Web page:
Study analyzes human genomes from the Middle East

Whole-genome sequencing activities across the globe have provided valuable insights into historical migrations, human diversity, and the relationships between people of different regions—however, researchers still do not have an entire picture as some regions and people remain understudied.

Genome Sequencing

Genome Sequencing. Image Credit: Tartila/

Recent research serves to fill one of these biggest gaps by generating more than 100 high-coverage genome sequences from eight Middle Eastern populations employing linked-read sequencing. The research findings were published on August 4th, 2021, in the Cell journal.

The Middle East is an important region to understand human history, migrations, and evolution: it is where modern humans first expanded out of Africa, where hunter-gatherers first settled and transitioned into farmers, where the first writing systems developed, and where the first major known civilizations emerged. However, despite this importance, the region has been historically understudied in genomic studies.”

Mohamed Almarri, Wellcome Sanger Institute

In recent research, Almarri, Marc Haber (University of Birmingham, United Kingdom), and co-workers sequenced 137 whole genomes from eight Middle Eastern populations.

The scientists used a new sequencing technology called linked-read sequencing to generate the most comprehensive resource of human genetic variation in the Middle East. They could reconstruct the genomic history of the region with unmatched resolution.

They declare that some events recorded in the Middle Eastern genomes could be associated with what is known from archeology or linguistics, like the invention of agriculture and the spread of Semitic languages. However, other events could be explained only by analyzing the DNA of ancient and modern people who lived in the region.

Certain prominent findings of the research include:

  • The identification of 4.8 million new gene variants that are specific to Middle Eastern populations that proves the basis for future research.
  • Genetic variants that showcase evidence of selection—in other words, mutations that spread unusually rapidly—possibly due to adaptation to the changing lifestyle and environment
  • In the Levant, where agriculture was first developed, populations accomplished a huge growth around the transition to agriculture that was not paralleled in Arabia
  • Arabian populations suffered a severe population decrease around 6,000 years ago, which correlates with the climate change in Arabia, converting it from a green, wet region into the largest sand desert in the world today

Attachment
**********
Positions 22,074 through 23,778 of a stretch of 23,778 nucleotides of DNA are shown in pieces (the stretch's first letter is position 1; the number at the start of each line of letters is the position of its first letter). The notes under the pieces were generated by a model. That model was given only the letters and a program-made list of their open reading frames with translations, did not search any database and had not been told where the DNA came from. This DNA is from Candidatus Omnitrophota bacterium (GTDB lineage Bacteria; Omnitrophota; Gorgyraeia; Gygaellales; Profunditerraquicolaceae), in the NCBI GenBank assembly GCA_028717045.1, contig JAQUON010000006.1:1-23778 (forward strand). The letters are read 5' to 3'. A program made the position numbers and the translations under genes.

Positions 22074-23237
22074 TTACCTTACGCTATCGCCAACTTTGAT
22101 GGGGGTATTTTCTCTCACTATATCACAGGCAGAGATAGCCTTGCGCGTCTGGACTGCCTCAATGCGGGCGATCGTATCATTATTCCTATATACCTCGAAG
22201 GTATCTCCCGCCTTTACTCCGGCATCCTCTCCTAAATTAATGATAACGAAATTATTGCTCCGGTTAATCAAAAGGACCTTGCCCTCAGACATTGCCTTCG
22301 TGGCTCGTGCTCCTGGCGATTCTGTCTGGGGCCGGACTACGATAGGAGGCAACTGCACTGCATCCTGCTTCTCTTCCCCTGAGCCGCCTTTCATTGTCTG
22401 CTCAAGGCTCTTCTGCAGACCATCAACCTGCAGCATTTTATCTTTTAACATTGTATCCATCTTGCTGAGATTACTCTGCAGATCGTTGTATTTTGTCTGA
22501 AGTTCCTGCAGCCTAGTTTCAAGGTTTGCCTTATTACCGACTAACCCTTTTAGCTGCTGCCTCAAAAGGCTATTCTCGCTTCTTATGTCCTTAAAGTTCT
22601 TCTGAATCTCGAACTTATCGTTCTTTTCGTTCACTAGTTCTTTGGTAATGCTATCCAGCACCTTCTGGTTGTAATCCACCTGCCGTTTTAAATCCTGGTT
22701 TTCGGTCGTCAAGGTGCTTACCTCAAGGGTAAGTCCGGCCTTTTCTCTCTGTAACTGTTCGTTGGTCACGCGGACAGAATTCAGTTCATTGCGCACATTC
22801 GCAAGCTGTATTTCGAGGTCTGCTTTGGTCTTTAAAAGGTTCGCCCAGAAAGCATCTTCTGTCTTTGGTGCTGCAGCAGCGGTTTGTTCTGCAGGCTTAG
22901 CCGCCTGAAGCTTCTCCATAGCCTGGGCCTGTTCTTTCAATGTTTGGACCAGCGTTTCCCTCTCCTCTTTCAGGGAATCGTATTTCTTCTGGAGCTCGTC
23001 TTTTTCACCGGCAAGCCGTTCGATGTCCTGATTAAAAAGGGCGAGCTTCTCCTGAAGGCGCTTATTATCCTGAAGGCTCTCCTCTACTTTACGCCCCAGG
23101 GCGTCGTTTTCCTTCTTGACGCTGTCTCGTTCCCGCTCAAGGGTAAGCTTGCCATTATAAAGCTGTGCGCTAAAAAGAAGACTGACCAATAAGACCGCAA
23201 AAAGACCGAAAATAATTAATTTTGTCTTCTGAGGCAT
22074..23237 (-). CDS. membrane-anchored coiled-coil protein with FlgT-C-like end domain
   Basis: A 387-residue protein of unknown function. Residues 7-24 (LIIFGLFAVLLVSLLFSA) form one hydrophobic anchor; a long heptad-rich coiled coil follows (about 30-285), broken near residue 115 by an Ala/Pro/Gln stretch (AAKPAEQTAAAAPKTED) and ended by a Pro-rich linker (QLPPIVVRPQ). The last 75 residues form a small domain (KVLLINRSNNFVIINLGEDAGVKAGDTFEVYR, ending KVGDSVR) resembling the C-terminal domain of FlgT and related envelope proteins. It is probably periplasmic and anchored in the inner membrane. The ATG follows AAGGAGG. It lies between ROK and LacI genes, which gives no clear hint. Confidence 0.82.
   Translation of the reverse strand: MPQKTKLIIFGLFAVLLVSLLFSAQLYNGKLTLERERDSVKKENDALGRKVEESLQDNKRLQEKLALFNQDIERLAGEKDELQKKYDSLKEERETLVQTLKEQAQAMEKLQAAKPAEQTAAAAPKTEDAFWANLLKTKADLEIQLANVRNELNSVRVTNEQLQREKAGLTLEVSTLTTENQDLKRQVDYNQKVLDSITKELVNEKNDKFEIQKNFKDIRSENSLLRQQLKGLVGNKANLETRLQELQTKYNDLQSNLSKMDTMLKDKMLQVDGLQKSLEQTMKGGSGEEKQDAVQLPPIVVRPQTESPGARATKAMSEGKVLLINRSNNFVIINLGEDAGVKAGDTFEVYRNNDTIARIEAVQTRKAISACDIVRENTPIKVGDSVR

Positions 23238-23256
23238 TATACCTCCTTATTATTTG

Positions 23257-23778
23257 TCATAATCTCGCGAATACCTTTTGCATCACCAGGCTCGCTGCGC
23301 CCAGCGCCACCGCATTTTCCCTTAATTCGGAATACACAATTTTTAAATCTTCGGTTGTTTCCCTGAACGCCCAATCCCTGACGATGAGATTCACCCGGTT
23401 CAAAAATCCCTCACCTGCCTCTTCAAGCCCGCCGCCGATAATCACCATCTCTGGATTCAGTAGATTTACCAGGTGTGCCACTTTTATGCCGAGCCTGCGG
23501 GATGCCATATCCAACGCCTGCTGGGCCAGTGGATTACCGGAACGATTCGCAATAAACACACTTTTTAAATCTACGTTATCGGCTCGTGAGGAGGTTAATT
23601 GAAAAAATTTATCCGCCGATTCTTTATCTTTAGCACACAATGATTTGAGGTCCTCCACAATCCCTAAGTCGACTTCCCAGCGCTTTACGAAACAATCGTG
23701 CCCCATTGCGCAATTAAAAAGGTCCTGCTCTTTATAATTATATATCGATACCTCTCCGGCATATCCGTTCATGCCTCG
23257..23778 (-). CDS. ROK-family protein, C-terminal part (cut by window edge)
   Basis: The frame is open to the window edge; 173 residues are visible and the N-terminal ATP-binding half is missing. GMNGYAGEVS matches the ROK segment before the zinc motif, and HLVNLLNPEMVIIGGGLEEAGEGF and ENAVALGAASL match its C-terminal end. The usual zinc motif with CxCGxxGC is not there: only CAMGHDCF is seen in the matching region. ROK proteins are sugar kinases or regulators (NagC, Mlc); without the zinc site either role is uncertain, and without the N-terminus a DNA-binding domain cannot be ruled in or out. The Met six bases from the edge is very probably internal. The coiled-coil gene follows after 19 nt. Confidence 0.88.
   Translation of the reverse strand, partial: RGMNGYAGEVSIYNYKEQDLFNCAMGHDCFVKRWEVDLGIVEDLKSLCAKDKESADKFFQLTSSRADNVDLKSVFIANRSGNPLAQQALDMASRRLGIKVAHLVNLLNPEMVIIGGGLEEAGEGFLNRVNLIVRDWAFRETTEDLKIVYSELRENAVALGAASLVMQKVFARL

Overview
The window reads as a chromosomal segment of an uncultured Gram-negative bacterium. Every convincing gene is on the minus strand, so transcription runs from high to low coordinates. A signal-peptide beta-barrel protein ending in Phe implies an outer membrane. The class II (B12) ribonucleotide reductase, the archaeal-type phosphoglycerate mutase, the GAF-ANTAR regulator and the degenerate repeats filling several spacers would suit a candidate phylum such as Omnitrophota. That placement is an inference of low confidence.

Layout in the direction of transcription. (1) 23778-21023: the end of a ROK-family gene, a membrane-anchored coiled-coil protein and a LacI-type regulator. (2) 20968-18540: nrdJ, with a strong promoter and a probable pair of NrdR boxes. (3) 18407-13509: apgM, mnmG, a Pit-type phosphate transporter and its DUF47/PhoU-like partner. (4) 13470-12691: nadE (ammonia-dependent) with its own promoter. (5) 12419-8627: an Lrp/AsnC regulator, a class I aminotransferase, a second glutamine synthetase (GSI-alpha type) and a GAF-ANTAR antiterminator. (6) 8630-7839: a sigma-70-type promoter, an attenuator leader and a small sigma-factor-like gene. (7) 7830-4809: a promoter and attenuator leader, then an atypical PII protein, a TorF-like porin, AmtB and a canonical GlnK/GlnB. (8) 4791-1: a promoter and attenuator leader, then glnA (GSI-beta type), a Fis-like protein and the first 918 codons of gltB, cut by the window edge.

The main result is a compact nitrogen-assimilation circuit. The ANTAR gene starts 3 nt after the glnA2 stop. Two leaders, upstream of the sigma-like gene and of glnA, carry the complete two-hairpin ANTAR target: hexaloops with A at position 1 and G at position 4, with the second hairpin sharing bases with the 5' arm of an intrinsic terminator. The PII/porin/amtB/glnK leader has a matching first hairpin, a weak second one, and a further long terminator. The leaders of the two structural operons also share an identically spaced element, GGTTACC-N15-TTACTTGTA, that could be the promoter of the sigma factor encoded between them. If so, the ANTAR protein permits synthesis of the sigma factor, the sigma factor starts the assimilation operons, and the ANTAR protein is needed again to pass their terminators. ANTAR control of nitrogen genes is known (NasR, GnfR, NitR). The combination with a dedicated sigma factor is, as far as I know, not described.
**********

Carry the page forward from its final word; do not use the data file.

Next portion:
• Middle Easterners are descendants of the same population that expanded out of Africa 50,000 to 60,000 years ago
  • Arabian groups have notably lower Neanderthal ancestry when compared to other Eurasians, possibly due to excess basal Eurasian and African ancestry in Arabians that depletes their Neanderthal ancestry
  • The movement of populations during the Bronze Age potentially resulted in the spread of the Semitic languages from the Levant to Arabia and East Africa.
  • Higher frequency of variants linked with type 2 diabetes in some populations in the past 2,000 years suggests that variants that were beneficial in the past are associated with diseases today

We found 4.8 million variants that were not previously discovered in other populations. Hundreds of thousands of these are common in the region, and any of them could hold medical relevance,” states Haber.

Our study fills a major gap in international genomic projects by cataloging genetic variation in the Middle East. The millions of new variants we found in our study will improve future medical association studies in the region. Our results explain how the genetics of Middle Easterners formed over time, providing new insights, which complement knowledge from archeology, anthropology, and linguistics.”

Chris Tyler-Smith, Wellcome Sanger Institute

The scientists intend to follow up on variants that showcase evidence of selection. With the help of continued studies, they desire to further understand the biological effects of the newly found variants while refining the genetic history of the region.

Journal reference:

Almarri, M. A., et al., (2021) The genomic history of the Middle East. Cell.


The opinions expressed here are the views of the writer and do not necessarily reflect the views and opinions of AZoLifeSciences.
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